Foundations Of Cognitive Science

Associative Memory

At its simplest, an associative memory is a system which stores mappings from specific input representations to specific output representations. That is to say, a system that "associates" two patterns is one that, when presented only of othese patterns later, the other can be reliably recalled. Kohonen draws an analogy between associative memory and an adaptive filter function [2]. The filter can be viewed as taking an ordered set of input signals, and transforming them into another set of signals---the output of the filter. It is the notion of adaptation, allowing its internal structure to be altered by the transmitted signals, which introduces the concept of memory to the system.

A further refinement in terminology is possible with regard to the associative memory concept, and is ubiquitous in connectionist (neural network) literature in particular. A memory that reproduces its input pattern as output is referred to as autoassociative (i.e. associating patterns with themselves). One that produces output patterns dissimilar to its inputs is termed heteroassociative (i.e. associating patterns with other patterns).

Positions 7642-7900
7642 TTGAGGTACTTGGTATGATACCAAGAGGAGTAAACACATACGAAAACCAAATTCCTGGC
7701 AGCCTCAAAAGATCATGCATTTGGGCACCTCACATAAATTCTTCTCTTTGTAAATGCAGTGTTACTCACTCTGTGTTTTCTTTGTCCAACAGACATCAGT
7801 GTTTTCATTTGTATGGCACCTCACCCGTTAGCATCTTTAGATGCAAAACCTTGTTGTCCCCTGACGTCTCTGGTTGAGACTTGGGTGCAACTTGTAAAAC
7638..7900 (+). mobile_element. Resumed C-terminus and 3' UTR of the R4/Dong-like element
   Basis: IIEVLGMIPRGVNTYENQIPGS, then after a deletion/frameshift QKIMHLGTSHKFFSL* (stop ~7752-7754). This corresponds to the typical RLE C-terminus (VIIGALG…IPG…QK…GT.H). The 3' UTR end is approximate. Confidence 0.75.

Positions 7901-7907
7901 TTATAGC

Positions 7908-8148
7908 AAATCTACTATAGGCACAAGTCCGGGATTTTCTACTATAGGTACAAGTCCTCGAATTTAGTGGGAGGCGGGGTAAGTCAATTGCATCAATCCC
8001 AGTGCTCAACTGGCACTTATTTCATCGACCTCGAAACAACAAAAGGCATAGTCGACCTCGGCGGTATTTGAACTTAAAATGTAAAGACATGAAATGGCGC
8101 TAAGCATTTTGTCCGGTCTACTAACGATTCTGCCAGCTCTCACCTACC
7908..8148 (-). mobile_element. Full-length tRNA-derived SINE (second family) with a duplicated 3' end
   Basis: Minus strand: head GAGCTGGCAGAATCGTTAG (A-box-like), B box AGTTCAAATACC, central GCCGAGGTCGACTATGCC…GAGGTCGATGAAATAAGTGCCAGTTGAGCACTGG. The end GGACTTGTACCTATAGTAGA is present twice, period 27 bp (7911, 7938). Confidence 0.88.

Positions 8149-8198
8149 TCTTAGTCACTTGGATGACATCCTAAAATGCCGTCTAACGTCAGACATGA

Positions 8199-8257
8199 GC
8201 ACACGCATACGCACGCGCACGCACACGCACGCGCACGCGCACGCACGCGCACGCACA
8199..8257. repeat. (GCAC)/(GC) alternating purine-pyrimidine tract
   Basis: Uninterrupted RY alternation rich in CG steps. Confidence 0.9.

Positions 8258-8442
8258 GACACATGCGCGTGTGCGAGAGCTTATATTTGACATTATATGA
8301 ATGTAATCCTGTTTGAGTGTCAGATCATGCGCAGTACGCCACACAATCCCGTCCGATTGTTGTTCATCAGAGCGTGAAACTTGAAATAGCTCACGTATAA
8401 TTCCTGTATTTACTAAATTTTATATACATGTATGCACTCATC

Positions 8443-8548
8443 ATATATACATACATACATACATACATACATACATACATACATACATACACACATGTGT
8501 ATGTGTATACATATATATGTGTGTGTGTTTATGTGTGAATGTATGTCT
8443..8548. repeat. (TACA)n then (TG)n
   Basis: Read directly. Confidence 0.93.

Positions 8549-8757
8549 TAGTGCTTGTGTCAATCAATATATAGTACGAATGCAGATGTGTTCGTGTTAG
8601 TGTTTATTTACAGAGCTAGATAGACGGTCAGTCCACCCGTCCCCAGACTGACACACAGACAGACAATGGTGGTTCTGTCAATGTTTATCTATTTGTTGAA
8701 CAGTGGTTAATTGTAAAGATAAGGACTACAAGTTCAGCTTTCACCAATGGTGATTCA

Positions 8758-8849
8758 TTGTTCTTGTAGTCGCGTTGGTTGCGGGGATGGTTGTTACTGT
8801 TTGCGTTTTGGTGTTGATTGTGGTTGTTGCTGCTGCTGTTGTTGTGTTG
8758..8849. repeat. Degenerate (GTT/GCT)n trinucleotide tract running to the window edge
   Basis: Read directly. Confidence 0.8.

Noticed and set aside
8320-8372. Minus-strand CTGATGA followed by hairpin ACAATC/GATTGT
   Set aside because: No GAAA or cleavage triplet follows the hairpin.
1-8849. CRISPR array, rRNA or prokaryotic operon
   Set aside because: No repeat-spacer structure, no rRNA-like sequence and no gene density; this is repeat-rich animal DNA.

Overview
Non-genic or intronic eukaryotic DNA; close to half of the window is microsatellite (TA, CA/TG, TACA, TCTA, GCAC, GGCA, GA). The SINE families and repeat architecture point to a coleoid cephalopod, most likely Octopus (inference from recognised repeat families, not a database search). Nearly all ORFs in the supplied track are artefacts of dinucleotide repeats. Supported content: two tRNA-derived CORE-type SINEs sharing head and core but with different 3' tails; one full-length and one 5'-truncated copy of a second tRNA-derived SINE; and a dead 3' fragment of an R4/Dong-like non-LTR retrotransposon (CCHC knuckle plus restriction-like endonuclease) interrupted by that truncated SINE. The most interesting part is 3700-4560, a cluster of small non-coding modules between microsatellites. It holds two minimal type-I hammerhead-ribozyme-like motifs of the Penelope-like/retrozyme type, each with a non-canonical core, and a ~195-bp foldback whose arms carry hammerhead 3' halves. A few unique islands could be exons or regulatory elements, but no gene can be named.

Most associative memory implementations are realized as connectionist networks. Hopfield's collective computation network [1] serves as an excellent example of an autoassociative memory, whereas Rosenblatt's perceptron [3] is often utilized as a heteroassociator. There are many practical problems implementing effective associative memories however, most notably their inefficiency; the tendency is for them to fill up and become unreliable rather quickly. This is a long running open problem for both connectionism and adaptive filter theory---one that Kohonen refers to as the "problem of infinite state memory" [2].


  1. J.J. Hopfield. Neural networks and physical systems with emergent collective computation abilities. Proceedings of the National Academy of Science. 79:2554-2558, 1982.
  2. T. Kohonen. Self-Organization and Associative Memory. Springer Series In Information Sciences, Vol.8. Springer-Verlag, Berlin, Heidelberg, New York, Tokyo, 1984.
  3. F. Rosenblatt. Principles of Neurodynamics. Spartan, New York, 1962.

(Revsied November 2009)